Many recruits are snared into Mary Kay Cosmetics with the lure of executive earnings. They are told that the sky’s the limit, and the earnings are unlimited, if only you are willing to work hard enough. Sales directors tout their “highest checks” without ever mentioning all the business expenses that must be paid out of those checks, or that those are a one-time deal and don’t represent their normal commission checks.
The hard workers are the ones who make it big in Mary Kay, right? Wrong. One has to look no further than superstar Allison LaMarr, who was the fastest woman ever to make it to Mary Kay National Sales Director. Yet all of that hard work resulted in a downward spiral that culminated in Allison becoming the fastest quitter in Mary Kay history. She has flailed for a few years, attempting to be a personal coach, a failed participant in multi-level marketing company MLM Bellamora, a former “executive” for multi-level marketer Seacret Direct, and then spent time spinning her wheels trying to build a downline as a distributor for Seacret. All that came to an end when she married the owner of Seacret and disappeared Allison in favor of her new persona, Chaya Mushka Ben-Shabat. No need to shill for an MLM when you ARE the MLM.
Time and again, a critical analysis of the numbers shows that almost everyone who participates in MLM will lose money, regardless of their effort. Even those who reach the top 2% of Mary Kay – – the sales directors – – aren’t making a whole lot of money. Even the most successful directors – – those in the pink Cadillac – – are making around $40,000 per year, if they’re lucky (and that’s only with 40 to 60 hour work weeks). Even with repeated hard work, sales directors are regularly failing to move up – – and are very often moving down – – while telling recruits that they can make as much money as they want and promote themselves whenever they feel like it.
But if you work hard enough and get lucky enough and make it to “top director,” you’re set with that executive income, right? Wrong again.
I was recently provided the Income Advisory Statement for a top director in Mary Kay. This woman is in the top 25 directors in Mary Kay in the United States. She is in the Circle of Excellence, and goes on the Mary Kay Top Director Trip. She has a number of rings and prizes that she has won. While the number for total income, including commissions and prizes of $150,000 looks impressive, a closer look reveals a different truth:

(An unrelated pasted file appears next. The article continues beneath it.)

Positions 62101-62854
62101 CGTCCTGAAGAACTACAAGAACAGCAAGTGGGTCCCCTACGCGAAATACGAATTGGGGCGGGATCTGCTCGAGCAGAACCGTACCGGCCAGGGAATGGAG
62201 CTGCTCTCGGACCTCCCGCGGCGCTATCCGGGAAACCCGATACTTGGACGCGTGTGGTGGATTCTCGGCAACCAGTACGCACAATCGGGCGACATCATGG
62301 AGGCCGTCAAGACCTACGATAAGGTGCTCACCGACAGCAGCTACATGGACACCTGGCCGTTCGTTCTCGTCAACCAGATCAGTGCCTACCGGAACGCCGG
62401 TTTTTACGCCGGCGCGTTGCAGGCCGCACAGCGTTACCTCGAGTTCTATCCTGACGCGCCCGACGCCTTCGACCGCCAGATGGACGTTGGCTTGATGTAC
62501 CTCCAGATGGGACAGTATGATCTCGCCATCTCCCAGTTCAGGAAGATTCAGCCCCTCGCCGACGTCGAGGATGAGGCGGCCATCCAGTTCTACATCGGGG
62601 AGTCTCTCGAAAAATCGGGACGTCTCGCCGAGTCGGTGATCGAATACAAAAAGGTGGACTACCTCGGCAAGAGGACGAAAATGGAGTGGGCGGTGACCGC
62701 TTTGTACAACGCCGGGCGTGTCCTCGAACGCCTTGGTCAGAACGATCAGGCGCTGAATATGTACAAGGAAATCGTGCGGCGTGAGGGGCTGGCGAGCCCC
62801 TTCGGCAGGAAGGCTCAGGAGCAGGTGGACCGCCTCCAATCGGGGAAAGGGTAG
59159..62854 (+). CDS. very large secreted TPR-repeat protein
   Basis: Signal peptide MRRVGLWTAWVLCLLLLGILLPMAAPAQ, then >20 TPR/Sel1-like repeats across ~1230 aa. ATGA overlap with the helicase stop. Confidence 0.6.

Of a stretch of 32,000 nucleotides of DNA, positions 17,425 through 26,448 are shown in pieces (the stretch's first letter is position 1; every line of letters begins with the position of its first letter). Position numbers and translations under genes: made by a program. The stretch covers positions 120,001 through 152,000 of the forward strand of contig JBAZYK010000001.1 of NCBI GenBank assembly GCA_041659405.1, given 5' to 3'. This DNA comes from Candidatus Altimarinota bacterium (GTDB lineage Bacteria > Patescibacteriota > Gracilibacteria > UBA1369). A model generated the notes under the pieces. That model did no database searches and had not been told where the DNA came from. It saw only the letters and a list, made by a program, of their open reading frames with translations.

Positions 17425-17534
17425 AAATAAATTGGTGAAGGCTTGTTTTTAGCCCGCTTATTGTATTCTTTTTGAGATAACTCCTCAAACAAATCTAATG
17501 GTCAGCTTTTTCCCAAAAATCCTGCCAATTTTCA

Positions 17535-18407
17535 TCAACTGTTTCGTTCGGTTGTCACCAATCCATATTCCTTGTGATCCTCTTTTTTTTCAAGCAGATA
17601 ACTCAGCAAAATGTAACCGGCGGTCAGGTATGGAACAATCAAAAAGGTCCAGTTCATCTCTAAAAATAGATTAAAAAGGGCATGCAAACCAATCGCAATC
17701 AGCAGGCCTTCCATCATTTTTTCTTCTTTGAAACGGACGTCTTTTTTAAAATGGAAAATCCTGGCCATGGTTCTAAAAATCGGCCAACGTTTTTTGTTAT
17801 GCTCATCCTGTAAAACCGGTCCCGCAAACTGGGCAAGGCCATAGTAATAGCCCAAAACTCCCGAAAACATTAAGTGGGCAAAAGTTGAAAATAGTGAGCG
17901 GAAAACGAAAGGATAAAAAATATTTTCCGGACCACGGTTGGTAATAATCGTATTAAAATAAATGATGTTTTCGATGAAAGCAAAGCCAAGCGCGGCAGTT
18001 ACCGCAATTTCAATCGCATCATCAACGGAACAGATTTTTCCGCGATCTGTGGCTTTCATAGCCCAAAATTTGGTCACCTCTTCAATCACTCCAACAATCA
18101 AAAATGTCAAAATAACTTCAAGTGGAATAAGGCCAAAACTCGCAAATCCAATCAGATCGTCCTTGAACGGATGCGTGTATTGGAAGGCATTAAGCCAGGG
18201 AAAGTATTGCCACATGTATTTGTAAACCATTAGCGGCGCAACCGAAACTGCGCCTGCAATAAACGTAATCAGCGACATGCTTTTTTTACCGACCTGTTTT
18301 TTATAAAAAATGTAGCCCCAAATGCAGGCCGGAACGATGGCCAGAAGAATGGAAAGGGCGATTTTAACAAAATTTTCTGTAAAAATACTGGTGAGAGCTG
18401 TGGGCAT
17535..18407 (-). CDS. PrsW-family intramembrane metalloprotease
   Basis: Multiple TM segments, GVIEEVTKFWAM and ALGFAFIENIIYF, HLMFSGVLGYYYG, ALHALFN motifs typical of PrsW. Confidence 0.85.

- Prizes totaled $50,000. While this sounds wonderful, the truth is that the value of many of the items appears inflated. And taxes must be paid on all of these prizes, at the inflated value.
- The commissions totaled $100,000. This is the actual cash in hand for the director, out of which all business expenses and income taxes must be paid. Remember that the taxes are at higher rate than if she had a real job, since self-employment taxes must be paid in addition to regular income taxes.
- The monthly commissions ranged from $4,000 to $12,000. Seven months showed commissions under $10,000. Three months showed commissions under $5,000. Even as a top director, there is no stability in earnings.
- Some months were so bad that this director owed a copay on her pink Cadillac. So much for the free car!
- After factoring in business expenses (including the office staff!) and taxes due on the net income (including prizes), this director had about $34,000 cash left over from commissions to support her family.
Let me repeat that: A top director in Mary Kay – – in the top 25 nationwide – – has about $34,000 left over from that big income advisory statement figure of $150,000.
This director ordered about $35,000 wholesale value of products from Mary Kay last year. Being generous, she may have profited $28,000 if she sold all of those products and sold most of them at full retail value. Taxes on the profit from product sales will eat up $8,000, leaving $20,000 cash from product sales to support her family.
So the big “executive” income for a director at the very top of the company leaves her with $54,000 cash to support her family, but only if she sold all those products and sold them at full retail prices.
Women will read this, and will say that they would be thrilled to earn $54,000. And while that may be a fine income for many people, the point is that this is the money in hand for a woman at the top of Mary Kay directorship. The top! And almost no one will reach this top 25 status. Sadly, in multi-level marketing, your success is not determined by how hard you work. There are 14,000 directors in the United States, and I’ve just shown you what one of the top 25 is making.
And make no mistake that this woman is working 60 hours per week or more. Mary Kay is not the “work from home” opportunity it’s pitched as. It’s a ton of hours, most of them outside your home and away from your family. To work this hard and get this high in the company, only to make middle management wages, is nothing short of disappointing. It’s the hard reality of Mary Kay.